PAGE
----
ISLAMABAD, Apr 16, 2014 (Xinhua via COMTEX News Network) — The Pakistan Taliban decided not to extend ceasefire but the dialogue process with the government will continue, the group’s spokesman Shahidullah Shahid said on Wednesday.
The Taliban ceasefire expired on April 10. The group declared a month-long ceasefire on March 1 and later extended it for ten more days. The government also suspended airstrikes against the Taliban hideouts in Waziristan tribal regions during the period.
The Taliban spokesman accused the government of failing to make any progress on the Taliban’s demands — release of non-combatant prisoners and giving them some areas in South Waziristan tribal region.
The government has not yet responded to the Taliban’s decision.
“The Central Council of the Tehrik-e-Taliban Pakistan (TTP) has unanimously decided not to extend the ceasefire,” the spokesman said in a statement.
However, the dialogue process will continue with complete ” sincerity and seriousness,” that could keep hopes alive for a halt in the attacks, the spokesman said.
“The TTP will not be reluctant to take serious steps if the government makes some progress on our demands,” he said.
“There had neither been any progress on the Taliban demands for the release of the non-combatant prisoners nor on establishing a peace zone. The government even did not put a pause on the operations against the Taliban,” the spokesman claimed.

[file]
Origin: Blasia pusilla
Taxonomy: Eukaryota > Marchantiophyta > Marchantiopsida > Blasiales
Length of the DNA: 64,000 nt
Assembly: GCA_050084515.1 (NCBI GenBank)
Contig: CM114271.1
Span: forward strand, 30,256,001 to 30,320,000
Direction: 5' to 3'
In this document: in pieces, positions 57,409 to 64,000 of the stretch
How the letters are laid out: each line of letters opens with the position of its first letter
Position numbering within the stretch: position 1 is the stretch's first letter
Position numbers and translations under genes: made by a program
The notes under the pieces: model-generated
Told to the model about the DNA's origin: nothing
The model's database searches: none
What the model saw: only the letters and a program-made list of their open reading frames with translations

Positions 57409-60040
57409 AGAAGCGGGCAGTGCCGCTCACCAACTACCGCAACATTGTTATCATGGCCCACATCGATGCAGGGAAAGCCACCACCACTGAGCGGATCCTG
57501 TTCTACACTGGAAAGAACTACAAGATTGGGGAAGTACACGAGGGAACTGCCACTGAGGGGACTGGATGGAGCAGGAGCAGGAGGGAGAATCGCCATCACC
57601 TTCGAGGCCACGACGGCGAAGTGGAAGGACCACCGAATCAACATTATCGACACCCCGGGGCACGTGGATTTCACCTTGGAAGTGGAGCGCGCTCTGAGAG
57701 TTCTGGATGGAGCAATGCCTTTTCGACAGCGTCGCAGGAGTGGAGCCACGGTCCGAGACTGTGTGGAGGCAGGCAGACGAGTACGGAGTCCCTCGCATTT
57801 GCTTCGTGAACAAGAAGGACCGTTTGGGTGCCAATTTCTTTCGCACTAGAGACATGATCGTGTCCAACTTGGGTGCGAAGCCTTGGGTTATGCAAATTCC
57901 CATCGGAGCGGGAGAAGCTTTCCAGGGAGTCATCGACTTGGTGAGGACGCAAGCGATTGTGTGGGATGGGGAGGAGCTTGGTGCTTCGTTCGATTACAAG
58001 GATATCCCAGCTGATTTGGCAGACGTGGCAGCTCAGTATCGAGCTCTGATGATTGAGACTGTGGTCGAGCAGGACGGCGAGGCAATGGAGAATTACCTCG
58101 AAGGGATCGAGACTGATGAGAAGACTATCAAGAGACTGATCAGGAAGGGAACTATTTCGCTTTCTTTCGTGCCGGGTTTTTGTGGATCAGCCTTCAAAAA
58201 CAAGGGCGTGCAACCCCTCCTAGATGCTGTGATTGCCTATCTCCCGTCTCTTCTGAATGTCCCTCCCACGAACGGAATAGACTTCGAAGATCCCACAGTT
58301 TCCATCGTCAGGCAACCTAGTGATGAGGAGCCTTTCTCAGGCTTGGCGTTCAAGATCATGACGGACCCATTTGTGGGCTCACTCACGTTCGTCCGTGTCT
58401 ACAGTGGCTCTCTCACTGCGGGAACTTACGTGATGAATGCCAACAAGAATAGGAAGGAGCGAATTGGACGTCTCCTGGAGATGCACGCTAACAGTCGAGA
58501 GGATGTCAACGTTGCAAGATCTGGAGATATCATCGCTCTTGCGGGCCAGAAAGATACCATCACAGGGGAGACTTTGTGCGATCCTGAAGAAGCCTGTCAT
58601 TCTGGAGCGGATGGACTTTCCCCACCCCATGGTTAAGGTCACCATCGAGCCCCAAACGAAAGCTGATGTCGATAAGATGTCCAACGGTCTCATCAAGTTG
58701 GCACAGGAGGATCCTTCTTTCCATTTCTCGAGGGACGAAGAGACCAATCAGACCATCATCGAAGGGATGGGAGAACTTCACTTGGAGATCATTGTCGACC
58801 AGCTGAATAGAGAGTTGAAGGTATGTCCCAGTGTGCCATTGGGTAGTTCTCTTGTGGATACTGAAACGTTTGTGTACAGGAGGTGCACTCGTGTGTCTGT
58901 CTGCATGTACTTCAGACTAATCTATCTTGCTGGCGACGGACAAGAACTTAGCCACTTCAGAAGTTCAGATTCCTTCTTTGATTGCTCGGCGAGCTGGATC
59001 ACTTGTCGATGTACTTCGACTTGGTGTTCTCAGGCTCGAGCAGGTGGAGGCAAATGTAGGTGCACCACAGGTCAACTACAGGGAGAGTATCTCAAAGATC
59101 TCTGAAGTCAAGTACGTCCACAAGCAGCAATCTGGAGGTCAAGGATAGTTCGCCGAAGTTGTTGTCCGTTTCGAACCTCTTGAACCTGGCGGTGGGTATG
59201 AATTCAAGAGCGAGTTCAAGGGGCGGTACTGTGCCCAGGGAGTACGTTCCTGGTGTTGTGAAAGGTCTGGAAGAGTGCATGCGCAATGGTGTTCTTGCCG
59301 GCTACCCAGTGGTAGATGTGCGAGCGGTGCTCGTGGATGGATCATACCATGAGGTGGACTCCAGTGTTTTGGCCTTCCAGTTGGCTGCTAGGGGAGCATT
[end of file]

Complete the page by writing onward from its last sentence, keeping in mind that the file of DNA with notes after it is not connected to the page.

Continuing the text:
The Taliban wanted the government to return some areas in South Waziristan tribal region for the future talks, however, the security forces had opposed the proposal.
The security forces had cleared most of the Mehsud-majority areas after they had launched a major ground and air operation in October 2009. Most of the TTP leaders had later sneaked into neighboring North Waziristan.
The TTP spokesman said the ceasefire was expired six days ago however the government had been mysteriously tight lipped about the dialogue process.
He was of the view that the peace zone, release of the non- combatant prisoners and halt to “anti-Taliban operations” had been solid proposals to promote and build trust. “However, the government did not bother even to discuss the demands.”
A senior Taliban intermediary Prof. Ibrahim said the group’s negotiators will encourage the TTP leadership to continue the ceasefire. He told the media that the Taliban have not stopped the dialogue process.
“The government should clarify as to what obstacles it is facing to take the dialogue process ahead,” he said shortly after the Taliban announcement. He urged the government to take steps for bridging the trust gap.